The following is a guest post in the “Mothers Return to Work” series. Please welcome Renee from Nee Say as she shares her tips for managing the inevitable issue of juggling sick children and your job.
It’s 5.31am. You have just hit snooze and are lying in bed contemplating what you are going to wear to work today. You’ve just decided on that new blue dress and some cute flats when suddenly you hear some movement. You open your eyes to see a small figure standing by your bedside. A snuffly voice says “Mummy, I sick”. *sigh*
When I started back at work, the last thing I ever considered was how much time I’d need to take off for sick kids.
Of course, I wasn’t completely naive, but considering my first son had never really been sick before I sent him off to kindy at age 3, I had no idea what I was in for.
My error lay with underestimating the germ incubator that is automatically created when you gather 2 or more small children together. It doesn’t matter how clean the centre is or what their nose wiping policy is. Your child will get sick.
The best way to manage this situation is to stock up on children’s panadol and hand santitiser and PLAN.
Here are some things you might want to consider before returning to work or when you are negotiating your employment arrangements:
1. Be open with your employer about the need for flexibility.
2. Ask about sick leave/carer leave entitlements.
3. Make sure any agreements with your employer are in writing (and you both have a copy!)
4. Plan for the inevitable. What will you do if your child is sick? Are there friends or family who can care for them if you can’t take time off for some reason? It’s a good idea to have a plan B & even C in the event that your usual arrangements fall through.
5. It’s also worth considering “What is sick?” For instance, I know that my youngest, an asthma suffer, will have a constantly runny nose and wheezy cough ALL winter. If I was to keep him home every day he had these symptoms I may as well not work at all and just keep him at home until he’s 18. Instead, I have an open dialogue with his carers about his condition. They know when to give him his puffer and if they think he is he’s at risk of an asthma attack or he has a fever then they call me straight away. Likewise, if his runny nose isn’t clear or I have a suspicion his symptoms are from a virus, then I keep him at home.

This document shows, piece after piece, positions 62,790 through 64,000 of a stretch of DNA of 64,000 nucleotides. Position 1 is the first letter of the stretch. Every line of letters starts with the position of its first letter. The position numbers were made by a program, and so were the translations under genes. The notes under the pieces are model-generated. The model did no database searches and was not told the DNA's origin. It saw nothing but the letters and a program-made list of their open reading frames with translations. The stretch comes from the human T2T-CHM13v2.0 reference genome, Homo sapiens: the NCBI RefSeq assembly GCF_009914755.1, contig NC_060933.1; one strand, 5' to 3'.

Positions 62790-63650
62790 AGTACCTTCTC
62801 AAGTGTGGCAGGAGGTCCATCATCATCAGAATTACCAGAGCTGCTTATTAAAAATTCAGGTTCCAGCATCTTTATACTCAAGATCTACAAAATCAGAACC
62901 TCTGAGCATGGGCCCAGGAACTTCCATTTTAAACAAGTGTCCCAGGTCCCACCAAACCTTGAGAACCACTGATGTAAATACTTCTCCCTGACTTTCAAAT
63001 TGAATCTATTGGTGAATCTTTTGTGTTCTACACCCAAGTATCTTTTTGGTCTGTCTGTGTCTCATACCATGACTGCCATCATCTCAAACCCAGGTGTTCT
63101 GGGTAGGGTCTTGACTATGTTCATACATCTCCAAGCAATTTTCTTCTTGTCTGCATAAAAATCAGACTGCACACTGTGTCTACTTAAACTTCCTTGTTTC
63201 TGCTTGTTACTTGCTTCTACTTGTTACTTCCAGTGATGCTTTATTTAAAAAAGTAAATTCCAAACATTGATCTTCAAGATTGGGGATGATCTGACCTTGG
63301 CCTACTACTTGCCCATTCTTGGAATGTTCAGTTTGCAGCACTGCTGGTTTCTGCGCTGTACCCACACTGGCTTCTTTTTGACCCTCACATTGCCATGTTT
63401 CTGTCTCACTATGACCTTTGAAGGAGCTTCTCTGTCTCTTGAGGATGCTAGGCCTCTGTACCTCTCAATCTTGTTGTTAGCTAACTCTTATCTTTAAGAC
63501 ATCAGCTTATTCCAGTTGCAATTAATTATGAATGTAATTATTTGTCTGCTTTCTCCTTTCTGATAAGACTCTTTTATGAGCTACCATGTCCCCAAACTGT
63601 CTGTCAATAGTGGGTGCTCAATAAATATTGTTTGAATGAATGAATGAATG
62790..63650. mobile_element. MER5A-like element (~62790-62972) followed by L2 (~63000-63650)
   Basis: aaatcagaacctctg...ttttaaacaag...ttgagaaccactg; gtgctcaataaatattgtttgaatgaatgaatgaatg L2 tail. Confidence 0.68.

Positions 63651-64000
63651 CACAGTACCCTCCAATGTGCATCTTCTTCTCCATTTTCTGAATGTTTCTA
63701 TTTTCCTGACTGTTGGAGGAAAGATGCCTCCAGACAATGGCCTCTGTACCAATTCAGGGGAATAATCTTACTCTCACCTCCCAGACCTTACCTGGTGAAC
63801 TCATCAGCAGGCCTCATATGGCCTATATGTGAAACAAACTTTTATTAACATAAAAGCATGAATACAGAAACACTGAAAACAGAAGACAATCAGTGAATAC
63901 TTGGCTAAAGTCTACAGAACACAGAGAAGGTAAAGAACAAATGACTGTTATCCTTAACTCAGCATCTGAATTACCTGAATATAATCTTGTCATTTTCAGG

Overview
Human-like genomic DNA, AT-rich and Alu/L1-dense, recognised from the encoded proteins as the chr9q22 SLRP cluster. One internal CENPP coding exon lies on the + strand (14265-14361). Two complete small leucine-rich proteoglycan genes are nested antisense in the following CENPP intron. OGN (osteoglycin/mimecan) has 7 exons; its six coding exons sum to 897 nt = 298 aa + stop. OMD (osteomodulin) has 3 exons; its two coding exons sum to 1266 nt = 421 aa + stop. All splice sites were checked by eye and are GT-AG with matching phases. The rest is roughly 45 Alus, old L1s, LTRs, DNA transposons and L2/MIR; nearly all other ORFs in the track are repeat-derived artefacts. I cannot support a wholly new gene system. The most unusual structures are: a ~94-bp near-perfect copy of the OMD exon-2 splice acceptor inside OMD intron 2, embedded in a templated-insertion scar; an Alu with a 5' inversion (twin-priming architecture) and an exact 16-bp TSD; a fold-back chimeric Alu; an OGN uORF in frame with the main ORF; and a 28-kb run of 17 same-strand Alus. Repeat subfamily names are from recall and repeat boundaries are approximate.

Please note: I am by no means advocating for you to send a sick child to care. Trust me, the other mums will not thank you and you will be cursing when the “favour” is returned.
6. Check with the daycare about their centre policies on illness. Be prepared to keep your child home for more than one day if the illness meets certain criteria. There are often stipulated exclusion periods when there are signs of a contagious illness e.g. gastro symptoms. You may need to present a medical certificate to say your child has been cleared by a doctor.
7. At the end of the day, the most important thing to focus on is doing the best by you and your child.
Additional reading : The working parents’ guide to dealing with sick kids from Today’s parent magazine.
Blogger bio: Renée is a wife, mother and worker bee whose passions include coffee, handbags and keeping it real. A self-confessed over sharer, when not blogging at Née Say about life with her menagerie, she can be found lurking on Facebook or Instagram.
Return to work series:
Getting started – with Allison Tait (and giveaway of Career Mums book which ends July 19)
While on leave - career breaks
On Flexibility - temp jobs, flexible hours etc